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Homology: Quality of being homologous and therefore corresponding in structure, position, or origin. Host: Animal or plant that harbors or nourishes another organism. Incidence: Frequency of new occurrences of disease within a defined time interval. Incidence rate is the number of new cases of a specified disease divided by the number of people in a population over a specified period of time, usually one year. Infection: Successful colonization on a site of the body by a microorganism capable of causing damage to the body. Inhibitor: Any substance that interferes with a chemical reaction, growth, or other biological activity. Intermediate resistance: Property of bacteria that can survive and grow in low concentrations, but not higher concentrations, of an antibiotic. Invasive: Pertaining to a bacterium (1) capable of penetrating the host's defenses; (2) capable of entering host cells or passing through mucosal surfaces and spreading in the body. In vitro tests: Techniques that use cells, tissues, or explants grown in a nutritive medium rather than living animals or human subjects. In vivo: Within the living body. Isolate: A pure culture of a microorganism. Macrolides: Family of bacteriostatic antibiotics that inhibit protein synthesis by binding to the large subunit of the bacterial ribosome; includes erythromycin, clindamycin, chloramphenicol (rarely used because of adverse side effects), and the new drugs clarithromycin and azithromycin. Mass spectrometry: Analytical method for measuring molecular mass and structure. Media: Plural of medium; substances used to culture bacteria. Methicillin-resistant Staphylococcus aureus: Strictly speaking, a bacterial strain resistant to methicillin. In practice, MRSAs are generally resistant to many antibiotics and some are resistant to all but vancomycin, so that the acronym is now generally used to mean ''multidrug-resistant S. aureus." MIC: See minimum inhibitory concentration. Microorganism: Minute, microscopic, or submicroscopic living organism; includes bacteria, fungi, and protozoa. Viruses are often included in this category, but they are incapable of growth and reproduction outside host cells, so that some experts insist they should not be classified as organisms. Minimum inhibitory concentration: Lowest concentration of antibiotic that prevents growth of a bacterium. Morbidity: Diseased condition or state. Mortality: Proportion of deaths to population or to a specific number of the population; death rate. MRSA: Methicillin-resistant S. aureus.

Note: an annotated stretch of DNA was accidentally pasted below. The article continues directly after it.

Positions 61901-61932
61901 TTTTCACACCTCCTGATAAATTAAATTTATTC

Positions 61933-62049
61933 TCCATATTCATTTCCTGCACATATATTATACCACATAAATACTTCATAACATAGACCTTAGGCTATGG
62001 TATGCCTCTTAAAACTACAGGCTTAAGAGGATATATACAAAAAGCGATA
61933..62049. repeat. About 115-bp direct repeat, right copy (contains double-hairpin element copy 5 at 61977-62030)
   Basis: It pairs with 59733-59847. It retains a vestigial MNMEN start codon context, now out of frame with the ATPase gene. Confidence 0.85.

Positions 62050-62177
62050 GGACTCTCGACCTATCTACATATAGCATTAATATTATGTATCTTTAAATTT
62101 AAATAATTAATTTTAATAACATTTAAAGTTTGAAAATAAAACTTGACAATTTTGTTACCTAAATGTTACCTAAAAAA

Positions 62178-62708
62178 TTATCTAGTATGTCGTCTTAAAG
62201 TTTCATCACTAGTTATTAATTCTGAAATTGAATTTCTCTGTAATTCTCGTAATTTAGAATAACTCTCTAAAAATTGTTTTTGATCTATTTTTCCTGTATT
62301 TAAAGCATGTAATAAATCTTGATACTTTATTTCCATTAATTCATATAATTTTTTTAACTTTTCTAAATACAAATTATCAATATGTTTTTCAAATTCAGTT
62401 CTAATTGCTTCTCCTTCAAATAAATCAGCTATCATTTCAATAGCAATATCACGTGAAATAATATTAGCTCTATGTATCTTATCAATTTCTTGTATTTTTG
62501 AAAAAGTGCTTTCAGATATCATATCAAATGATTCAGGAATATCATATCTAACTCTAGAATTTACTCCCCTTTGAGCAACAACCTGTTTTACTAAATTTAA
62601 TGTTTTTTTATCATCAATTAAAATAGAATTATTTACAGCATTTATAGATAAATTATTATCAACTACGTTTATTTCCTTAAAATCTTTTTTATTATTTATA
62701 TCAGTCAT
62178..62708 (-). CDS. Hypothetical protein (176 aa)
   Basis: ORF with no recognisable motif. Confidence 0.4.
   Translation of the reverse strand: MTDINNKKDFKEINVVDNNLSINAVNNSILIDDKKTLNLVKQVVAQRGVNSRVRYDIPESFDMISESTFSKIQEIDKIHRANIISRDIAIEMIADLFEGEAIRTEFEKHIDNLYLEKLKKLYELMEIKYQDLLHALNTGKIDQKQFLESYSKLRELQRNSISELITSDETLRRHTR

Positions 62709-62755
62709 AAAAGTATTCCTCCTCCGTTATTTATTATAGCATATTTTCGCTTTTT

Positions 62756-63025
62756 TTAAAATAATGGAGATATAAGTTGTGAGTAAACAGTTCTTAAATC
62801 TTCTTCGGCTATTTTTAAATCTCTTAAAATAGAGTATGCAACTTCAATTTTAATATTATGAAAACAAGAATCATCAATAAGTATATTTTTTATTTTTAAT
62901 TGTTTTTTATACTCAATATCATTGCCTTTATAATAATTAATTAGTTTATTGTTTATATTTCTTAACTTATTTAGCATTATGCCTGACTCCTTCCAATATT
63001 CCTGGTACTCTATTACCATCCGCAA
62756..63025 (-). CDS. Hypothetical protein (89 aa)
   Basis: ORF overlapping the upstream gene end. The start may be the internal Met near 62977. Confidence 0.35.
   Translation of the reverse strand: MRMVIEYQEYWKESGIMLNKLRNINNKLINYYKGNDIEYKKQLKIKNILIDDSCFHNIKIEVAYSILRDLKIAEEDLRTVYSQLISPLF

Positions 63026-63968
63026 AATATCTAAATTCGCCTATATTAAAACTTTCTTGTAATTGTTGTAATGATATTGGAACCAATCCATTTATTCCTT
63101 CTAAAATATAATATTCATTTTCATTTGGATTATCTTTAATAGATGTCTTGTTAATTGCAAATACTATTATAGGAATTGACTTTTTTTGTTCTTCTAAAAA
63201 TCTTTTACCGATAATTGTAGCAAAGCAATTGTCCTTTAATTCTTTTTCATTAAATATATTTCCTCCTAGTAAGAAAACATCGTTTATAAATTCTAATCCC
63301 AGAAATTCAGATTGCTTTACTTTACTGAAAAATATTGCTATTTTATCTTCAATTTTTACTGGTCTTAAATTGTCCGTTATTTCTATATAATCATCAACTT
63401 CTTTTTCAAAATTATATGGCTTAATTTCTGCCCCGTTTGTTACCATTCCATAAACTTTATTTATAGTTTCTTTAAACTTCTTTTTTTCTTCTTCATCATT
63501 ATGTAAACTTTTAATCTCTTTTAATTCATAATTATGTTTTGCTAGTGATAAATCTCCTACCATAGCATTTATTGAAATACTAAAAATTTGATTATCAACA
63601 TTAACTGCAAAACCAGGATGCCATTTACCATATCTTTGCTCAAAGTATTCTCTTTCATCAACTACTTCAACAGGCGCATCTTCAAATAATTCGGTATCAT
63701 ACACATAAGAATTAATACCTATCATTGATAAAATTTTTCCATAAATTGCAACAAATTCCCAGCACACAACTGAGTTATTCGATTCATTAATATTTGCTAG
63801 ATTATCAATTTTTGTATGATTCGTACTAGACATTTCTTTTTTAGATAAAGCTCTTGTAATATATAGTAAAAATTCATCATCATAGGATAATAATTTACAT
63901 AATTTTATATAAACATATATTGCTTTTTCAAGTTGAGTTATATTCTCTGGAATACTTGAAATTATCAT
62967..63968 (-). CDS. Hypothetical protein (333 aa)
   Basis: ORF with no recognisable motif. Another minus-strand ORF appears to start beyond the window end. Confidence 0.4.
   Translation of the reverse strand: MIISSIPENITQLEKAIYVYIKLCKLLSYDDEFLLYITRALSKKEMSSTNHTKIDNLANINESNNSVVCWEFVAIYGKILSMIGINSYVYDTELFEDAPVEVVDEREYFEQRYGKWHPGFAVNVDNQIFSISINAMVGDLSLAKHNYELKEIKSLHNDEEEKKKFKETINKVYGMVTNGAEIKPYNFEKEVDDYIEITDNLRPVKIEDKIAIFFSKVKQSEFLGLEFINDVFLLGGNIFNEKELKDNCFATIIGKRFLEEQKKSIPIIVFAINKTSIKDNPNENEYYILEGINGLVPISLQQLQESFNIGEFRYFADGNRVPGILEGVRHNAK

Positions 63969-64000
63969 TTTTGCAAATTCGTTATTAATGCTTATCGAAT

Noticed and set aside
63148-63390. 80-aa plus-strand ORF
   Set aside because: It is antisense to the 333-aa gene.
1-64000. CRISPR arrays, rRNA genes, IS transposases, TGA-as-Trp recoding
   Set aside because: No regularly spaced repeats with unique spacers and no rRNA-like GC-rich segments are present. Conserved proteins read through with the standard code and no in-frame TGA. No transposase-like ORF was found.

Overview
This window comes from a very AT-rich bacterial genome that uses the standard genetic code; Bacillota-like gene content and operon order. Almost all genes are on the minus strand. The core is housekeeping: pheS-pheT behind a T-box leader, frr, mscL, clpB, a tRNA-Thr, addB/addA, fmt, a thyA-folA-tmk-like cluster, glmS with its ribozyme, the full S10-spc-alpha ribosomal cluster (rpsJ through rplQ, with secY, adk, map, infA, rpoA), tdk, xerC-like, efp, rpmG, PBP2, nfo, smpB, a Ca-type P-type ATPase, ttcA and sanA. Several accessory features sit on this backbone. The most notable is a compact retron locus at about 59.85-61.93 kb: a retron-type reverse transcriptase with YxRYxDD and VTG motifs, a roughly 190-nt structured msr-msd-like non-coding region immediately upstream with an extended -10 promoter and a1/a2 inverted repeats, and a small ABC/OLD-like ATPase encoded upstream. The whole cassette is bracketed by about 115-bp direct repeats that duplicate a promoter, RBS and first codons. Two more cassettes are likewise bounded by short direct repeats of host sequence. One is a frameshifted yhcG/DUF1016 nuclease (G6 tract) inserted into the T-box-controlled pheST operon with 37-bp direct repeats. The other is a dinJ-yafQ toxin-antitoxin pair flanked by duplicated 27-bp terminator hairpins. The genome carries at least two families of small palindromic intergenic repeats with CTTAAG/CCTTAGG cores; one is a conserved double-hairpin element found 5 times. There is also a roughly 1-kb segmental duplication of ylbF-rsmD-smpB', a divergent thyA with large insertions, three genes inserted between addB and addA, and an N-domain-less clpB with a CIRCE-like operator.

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MSSA: Methicillin-susceptible S. aureus. Multiple resistance or multiple drug resistance: Property of bacteria that are resistant to more than one antibiotic. Mutation: Genetic change that can occur either randomly or at an accelerated rate through exposure to radiation or certain chemicals (mutagens) and may lead to change in structure of the protein coded by the mutated gene. Mycobacterium: Gram-positive, aerobic, mostly slow-growing genus of bacteria containing many species, including the highly pathogenic organisms that cause tuberculosis. Narrow-spectrum antibiotic: Antibiotic effective against a limited number of microorganisms; often applied to one that is active against either gram-positive or gram-negative bacteria. Natural selection: Process by which ancestral species of animals and plants evolve into new species. Nosocomial infection: Infection acquired during hospitalization that is neither present nor incubating at the time of hospital admission (unless related to prior hospitalization) and may not become clinically manifest until discharge from the hospital. Notifiable disease: Disease physicians are required to report to state health departments. Nucleotide: Basic unit of nucleic acid that makes up DNA (which carries genetic information) and RNA (which is involved in protein synthesis). Oligonucleotide: Polymer made up of a few (2-20) nucleotides. Organelle: Any of the membrane-bound, organized cytoplasmic structures of distinctive morphology and function that are present in all eukaryotic cells. Otitis media: Inflammation of the middle ear. Parenteral: Injected or for injection subcutaneously, intramuscularly, or intravenously. Passive surveillance: Collection of case data, based on voluntary compliance, from reporting physicians, other health care providers, and laboratories. Pathogen: Organism capable of causing disease. Pathogenicity: Capacity to cause disease. PCR: See polymerase chain reaction. Peptide: Small protein molecule. Phenotype: Entire physical, biochemical, and physiological makeup of an individual, which is determined both genetically and environmentally; as opposed to genotype. Plasmid: Circular piece of DNA not associated with the chromosome found in the cytoplasm and capable of replicating and segregating independently; many plasmids can be spread through bacterial populations by conjugation,